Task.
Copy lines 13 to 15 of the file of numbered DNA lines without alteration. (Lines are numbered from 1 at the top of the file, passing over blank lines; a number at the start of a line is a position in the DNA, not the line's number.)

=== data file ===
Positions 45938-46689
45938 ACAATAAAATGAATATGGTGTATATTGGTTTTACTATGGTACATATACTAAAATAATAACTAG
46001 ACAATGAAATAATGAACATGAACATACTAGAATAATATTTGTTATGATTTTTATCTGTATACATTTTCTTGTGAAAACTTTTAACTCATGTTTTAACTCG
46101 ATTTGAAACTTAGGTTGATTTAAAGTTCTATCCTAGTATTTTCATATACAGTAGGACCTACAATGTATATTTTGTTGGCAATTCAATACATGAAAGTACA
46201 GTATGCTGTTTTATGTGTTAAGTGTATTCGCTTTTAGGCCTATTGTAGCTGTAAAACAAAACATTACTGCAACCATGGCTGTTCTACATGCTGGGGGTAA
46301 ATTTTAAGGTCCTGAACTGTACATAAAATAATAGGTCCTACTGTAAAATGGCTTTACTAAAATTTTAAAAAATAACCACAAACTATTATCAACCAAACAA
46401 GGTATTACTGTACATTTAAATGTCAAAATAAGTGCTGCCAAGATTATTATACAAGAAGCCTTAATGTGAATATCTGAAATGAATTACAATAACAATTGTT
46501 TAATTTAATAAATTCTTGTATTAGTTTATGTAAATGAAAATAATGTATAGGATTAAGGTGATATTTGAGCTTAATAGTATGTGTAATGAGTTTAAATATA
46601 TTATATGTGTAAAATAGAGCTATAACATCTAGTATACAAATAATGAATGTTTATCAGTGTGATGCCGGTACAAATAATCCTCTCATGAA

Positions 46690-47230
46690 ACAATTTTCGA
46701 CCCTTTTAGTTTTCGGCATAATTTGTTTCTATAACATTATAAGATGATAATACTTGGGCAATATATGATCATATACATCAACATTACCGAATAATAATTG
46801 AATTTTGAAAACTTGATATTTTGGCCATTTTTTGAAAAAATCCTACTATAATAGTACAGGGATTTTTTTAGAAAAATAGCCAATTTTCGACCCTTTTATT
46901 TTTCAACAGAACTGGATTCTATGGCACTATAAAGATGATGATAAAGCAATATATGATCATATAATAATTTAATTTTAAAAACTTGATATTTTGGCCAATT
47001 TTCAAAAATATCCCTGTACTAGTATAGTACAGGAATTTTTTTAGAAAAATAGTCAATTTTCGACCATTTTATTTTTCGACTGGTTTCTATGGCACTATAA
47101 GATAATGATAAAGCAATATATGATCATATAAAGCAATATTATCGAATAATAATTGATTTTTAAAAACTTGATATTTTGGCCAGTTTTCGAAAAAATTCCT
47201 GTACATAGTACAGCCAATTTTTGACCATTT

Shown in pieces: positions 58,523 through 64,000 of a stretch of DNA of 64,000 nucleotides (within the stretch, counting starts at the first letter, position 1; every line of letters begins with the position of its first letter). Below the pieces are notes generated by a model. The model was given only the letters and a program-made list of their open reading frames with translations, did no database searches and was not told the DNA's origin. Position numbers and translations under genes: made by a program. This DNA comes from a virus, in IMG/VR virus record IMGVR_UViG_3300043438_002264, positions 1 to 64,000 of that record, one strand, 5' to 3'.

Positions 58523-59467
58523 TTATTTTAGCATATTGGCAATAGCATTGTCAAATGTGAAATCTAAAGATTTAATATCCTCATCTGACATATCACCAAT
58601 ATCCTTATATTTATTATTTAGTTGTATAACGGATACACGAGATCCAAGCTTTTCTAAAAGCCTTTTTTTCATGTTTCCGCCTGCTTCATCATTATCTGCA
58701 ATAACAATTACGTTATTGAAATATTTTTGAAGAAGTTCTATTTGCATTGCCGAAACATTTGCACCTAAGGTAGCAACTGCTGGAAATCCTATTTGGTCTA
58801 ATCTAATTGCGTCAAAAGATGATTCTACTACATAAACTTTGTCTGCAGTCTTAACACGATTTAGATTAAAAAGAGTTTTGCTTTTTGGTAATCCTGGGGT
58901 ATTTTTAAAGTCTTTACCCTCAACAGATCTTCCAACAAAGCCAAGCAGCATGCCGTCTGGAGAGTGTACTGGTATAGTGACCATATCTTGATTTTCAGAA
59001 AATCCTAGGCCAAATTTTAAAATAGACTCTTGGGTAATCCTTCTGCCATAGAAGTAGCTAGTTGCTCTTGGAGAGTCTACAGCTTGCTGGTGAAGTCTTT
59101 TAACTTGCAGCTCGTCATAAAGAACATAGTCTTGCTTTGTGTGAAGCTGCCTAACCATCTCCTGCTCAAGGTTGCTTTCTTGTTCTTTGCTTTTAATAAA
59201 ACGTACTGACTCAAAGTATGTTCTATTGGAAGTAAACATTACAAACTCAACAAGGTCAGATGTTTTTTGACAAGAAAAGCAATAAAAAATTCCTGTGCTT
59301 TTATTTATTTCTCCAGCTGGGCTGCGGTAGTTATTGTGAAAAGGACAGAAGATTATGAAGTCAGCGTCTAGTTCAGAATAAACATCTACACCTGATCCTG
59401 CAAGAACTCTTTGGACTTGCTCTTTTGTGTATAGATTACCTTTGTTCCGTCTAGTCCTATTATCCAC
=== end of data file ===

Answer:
46801 AATTTTGAAAACTTGATATTTTGGCCATTTTTTGAAAAAATCCTACTATAATAGTACAGGGATTTTTTTAGAAAAATAGCCAATTTTCGACCCTTTTATT
46901 TTTCAACAGAACTGGATTCTATGGCACTATAAAGATGATGATAAAGCAATATATGATCATATAATAATTTAATTTTAAAAACTTGATATTTTGGCCAATT
47001 TTCAAAAATATCCCTGTACTAGTATAGTACAGGAATTTTTTTAGAAAAATAGTCAATTTTCGACCATTTTATTTTTCGACTGGTTTCTATGGCACTATAA